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Re: The Cave of John the Baptist.

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  • Karl
    Tom.... ... a piece apart and put it together in our minds, to me is like the statement in Phillip which says, faith receives and love gives. It is like an
    Message 1 of 2 , Jan 7, 2005
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      Tom....

      >>>"I understand your statement here but the ability to take
      a 'piece' apart and put it together in our minds, to me is like
      the statement in Phillip which says, 'faith receives and love
      gives.' It is like an analogy to the process of breath or pneuma as
      spirit. In this sense it is more than analyzing, and de-analyzing. I
      don't see it in a linear, exact, or mathematical type of analysis,
      completely. Gnostic works should be read as occult material.

      The laws of musical harmony, are linear and fixed. The Gnostic
      harmonizes with a sagacious or occult harmony in his interpretation
      of Gnostic scripture, and it will not be linear in perspective or
      meant to be understood like the musical harmony point you make. This
      may be one point of why the Thomas Gospel is written as if in no
      particular form or order. There is an opposite side to it,
      maybe it is."<<<<

      I understood that, Tom, which is partly why I chose music as the
      example. I don't think you mean to imply that music is strictly an
      anylitical process either, do you? In fact, music is an "occult"
      practice in the truest meaning of the term.

      Usually when somebody uses the term "harmony" in conjunction with
      the study of Christian history, they are talking about the type of
      early liturature called a "Harmony" in which the Gospels are spliced
      together in attempt to make a cohesive whole. However, the problem
      is that these Gospels were never intended to be read this way, so
      these harmonies are based on certain assumptions of cohesion that
      don't exist in the original works.

      The same can be said of "Gnostic" works.

      However, I get the impression that you are drawing a larger line
      between "Gnostic" and "Orthodox" than actually historically existed,
      while assumeing a greater "harmony" between Gnostic texts than
      actually exists. While I do understand that you would like to
      explore an outline that lends greater clarity to the points
      that "Gnostic" beliefs had in common, I think that this line of
      literary interaction may have less meaning on that front than it may
      be tempting to see in them.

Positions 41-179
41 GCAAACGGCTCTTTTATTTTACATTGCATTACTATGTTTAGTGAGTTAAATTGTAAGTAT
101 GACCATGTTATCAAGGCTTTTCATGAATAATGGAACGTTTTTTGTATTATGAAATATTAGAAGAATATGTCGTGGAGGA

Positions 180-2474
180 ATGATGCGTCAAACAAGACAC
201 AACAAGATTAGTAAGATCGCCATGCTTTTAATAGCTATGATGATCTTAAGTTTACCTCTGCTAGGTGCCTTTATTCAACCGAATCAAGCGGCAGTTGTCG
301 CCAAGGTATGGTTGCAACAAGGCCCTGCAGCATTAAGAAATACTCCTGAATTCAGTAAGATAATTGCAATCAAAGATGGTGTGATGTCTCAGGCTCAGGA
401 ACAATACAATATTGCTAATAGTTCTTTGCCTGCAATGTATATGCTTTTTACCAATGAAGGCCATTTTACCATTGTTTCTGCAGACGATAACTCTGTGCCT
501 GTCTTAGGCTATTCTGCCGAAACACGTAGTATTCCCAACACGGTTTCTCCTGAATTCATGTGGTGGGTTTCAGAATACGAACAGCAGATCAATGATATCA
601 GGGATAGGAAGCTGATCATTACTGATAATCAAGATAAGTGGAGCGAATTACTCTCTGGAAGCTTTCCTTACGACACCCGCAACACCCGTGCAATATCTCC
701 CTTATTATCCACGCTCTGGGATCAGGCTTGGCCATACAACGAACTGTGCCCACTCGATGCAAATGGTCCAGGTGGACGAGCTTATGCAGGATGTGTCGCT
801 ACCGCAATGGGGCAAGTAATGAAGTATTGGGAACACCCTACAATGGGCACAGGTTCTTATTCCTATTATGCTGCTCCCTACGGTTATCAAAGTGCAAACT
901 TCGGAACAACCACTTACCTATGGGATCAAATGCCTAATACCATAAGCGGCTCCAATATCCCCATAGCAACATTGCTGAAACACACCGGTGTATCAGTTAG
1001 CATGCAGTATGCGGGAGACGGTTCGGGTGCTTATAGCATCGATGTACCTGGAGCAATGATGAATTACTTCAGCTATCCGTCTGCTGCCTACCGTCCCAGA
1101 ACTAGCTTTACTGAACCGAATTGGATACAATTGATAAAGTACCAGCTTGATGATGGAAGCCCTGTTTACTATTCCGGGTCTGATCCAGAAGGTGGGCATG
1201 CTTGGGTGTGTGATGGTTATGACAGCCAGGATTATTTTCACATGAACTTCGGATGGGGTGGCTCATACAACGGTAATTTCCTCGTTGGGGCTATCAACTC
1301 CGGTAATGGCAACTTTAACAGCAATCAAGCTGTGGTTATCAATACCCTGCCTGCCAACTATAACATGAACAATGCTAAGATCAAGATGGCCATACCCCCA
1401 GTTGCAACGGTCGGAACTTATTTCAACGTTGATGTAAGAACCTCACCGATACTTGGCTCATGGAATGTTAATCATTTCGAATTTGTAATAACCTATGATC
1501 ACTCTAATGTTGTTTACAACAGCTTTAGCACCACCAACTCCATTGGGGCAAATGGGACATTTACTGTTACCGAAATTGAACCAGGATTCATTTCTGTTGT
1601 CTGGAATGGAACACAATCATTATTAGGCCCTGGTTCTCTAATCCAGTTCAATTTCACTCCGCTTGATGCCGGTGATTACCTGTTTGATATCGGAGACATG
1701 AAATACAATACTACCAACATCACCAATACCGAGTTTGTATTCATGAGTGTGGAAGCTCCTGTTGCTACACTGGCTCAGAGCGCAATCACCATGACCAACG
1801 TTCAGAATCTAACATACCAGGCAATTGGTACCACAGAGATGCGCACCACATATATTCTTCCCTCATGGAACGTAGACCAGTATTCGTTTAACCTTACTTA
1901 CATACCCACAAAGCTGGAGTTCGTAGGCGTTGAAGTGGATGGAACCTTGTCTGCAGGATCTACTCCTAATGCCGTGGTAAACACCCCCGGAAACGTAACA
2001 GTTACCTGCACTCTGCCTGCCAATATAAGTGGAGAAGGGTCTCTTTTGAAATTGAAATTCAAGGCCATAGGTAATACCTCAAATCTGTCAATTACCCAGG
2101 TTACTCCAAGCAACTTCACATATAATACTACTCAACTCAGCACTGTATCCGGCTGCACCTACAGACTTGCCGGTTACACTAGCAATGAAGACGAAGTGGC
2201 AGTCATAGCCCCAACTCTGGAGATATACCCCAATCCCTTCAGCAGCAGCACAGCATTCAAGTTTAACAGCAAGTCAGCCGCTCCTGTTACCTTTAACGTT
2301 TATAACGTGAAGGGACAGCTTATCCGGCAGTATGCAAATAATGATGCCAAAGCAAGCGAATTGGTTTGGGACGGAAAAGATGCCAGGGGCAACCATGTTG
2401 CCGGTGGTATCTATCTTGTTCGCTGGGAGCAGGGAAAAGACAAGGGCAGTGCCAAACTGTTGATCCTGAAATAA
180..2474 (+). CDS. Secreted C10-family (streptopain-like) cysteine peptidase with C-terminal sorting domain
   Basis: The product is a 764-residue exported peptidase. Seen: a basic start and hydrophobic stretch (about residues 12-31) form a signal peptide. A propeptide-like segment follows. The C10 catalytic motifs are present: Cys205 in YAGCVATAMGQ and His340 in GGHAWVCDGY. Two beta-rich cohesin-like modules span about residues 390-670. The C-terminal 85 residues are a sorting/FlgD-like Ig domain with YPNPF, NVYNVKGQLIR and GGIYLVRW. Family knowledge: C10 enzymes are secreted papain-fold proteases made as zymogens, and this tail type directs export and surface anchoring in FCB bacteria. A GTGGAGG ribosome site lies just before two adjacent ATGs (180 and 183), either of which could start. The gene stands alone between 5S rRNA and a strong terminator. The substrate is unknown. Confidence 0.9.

The case becomes more difficult when we are talking about literary
      dependence. The reason there is no "Gnostic Interpretation for
      Dummies" (as you call it) is because hermaneutic outlines are given
      within the confines of a group. This is even more true in the kind
      of initiatory group you are talking about. In fact, this becomes so
      much the case that literary origins, and even the liturature itself,
      can often say very little about what a group actually believes.
      Consider how different Jewish and Christian groups that use the very
      same liturature are in their beliefs.

      BTW, can you point out exactly where you are equating "Pneumatics"
      with "Craftsman"? Since Clement is not Gnostic, in the way Sethians
      are "Gnostic", I am a little bit thrown of by the equation you are
      making.

      >>>"In other words, does the Gospel of Mary, Phillip, Truth, etc.,
      comply with the harmony we see presented in Thomas? From the "Corpus
      Juris Secundum" "The first step in "looking up the law" is the
      formulation of the precise question the answer to which is sought."
      This is called 'fixing the question,' and it is what we have to do
      to establish the harmony or parallels we can qualify as "Gnostic." I
      actually think this very idea is underwritten in both Clement's
      work and some of the Gnostic scripture, concerning ideas of
      organization."<<<

      Fixing the question sounds, in this particular case, like a short
      step from the logical fallacy of "Begging the question" and doing
      this never yields accurate results. Sure, if you want to take
      specific attrubutes that you desire to highlight in common with
      certain texts, you could do it with ANY texts. But this fails to
      deal with whether those attributes are in fact the primary concerns
      of the texts involved, or whether we are creating meanings through
      eisegesis.

      And, ALL this must be based on whether or not Thomas is even
      technically "Gnostic". It is one thing to theorize that it is, it is
      another thing to start bassing other theories on this as a base
      assumption. At this point, it is like building a house on a
      foundation of sand. I still think that there are other evidences you
      could use to make your same case that would offer you better results.

      Karl
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